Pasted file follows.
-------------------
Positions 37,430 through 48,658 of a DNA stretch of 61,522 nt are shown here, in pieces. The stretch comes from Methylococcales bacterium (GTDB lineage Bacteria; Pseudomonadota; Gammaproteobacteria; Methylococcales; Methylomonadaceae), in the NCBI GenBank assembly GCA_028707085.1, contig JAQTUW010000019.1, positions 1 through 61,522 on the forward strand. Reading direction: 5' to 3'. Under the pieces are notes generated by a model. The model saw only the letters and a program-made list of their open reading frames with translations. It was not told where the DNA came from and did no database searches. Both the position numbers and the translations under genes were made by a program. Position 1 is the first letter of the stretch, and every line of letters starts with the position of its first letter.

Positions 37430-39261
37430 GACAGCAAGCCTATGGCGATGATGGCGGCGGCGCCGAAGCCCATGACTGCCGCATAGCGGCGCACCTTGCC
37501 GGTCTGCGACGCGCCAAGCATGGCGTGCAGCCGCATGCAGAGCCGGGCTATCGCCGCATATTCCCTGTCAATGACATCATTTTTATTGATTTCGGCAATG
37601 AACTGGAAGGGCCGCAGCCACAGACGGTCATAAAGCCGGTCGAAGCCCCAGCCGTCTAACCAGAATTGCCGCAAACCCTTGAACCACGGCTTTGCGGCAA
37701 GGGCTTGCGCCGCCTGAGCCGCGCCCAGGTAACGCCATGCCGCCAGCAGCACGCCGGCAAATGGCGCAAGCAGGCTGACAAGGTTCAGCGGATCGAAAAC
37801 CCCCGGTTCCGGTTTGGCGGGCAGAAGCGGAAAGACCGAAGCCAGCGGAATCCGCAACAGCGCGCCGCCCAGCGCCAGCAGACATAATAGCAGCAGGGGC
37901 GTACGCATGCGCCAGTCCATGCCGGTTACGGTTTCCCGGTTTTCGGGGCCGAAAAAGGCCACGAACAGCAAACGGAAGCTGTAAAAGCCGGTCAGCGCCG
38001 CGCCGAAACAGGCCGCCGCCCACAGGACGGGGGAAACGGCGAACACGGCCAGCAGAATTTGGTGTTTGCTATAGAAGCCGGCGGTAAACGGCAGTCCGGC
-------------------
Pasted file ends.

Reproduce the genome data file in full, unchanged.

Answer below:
Positions 37,430 through 48,658 of a DNA stretch of 61,522 nt are shown here, in pieces. The stretch comes from Methylococcales bacterium (GTDB lineage Bacteria; Pseudomonadota; Gammaproteobacteria; Methylococcales; Methylomonadaceae), in the NCBI GenBank assembly GCA_028707085.1, contig JAQTUW010000019.1, positions 1 through 61,522 on the forward strand. Reading direction: 5' to 3'. Under the pieces are notes generated by a model. The model saw only the letters and a program-made list of their open reading frames with translations. It was not told where the DNA came from and did no database searches. Both the position numbers and the translations under genes were made by a program. Position 1 is the first letter of the stretch, and every line of letters starts with the position of its first letter.

Positions 37430-39261
37430 GACAGCAAGCCTATGGCGATGATGGCGGCGGCGCCGAAGCCCATGACTGCCGCATAGCGGCGCACCTTGCC
37501 GGTCTGCGACGCGCCAAGCATGGCGTGCAGCCGCATGCAGAGCCGGGCTATCGCCGCATATTCCCTGTCAATGACATCATTTTTATTGATTTCGGCAATG
37601 AACTGGAAGGGCCGCAGCCACAGACGGTCATAAAGCCGGTCGAAGCCCCAGCCGTCTAACCAGAATTGCCGCAAACCCTTGAACCACGGCTTTGCGGCAA
37701 GGGCTTGCGCCGCCTGAGCCGCGCCCAGGTAACGCCATGCCGCCAGCAGCACGCCGGCAAATGGCGCAAGCAGGCTGACAAGGTTCAGCGGATCGAAAAC
37801 CCCCGGTTCCGGTTTGGCGGGCAGAAGCGGAAAGACCGAAGCCAGCGGAATCCGCAACAGCGCGCCGCCCAGCGCCAGCAGACATAATAGCAGCAGGGGC
37901 GTACGCATGCGCCAGTCCATGCCGGTTACGGTTTCCCGGTTTTCGGGGCCGAAAAAGGCCACGAACAGCAAACGGAAGCTGTAAAAGCCGGTCAGCGCCG
38001 CGCCGAAACAGGCCGCCGCCCACAGGACGGGGGAAACGGCGAACACGGCCAGCAGAATTTGGTGTTTGCTATAGAAGCCGGCGGTAAACGGCAGTCCGGC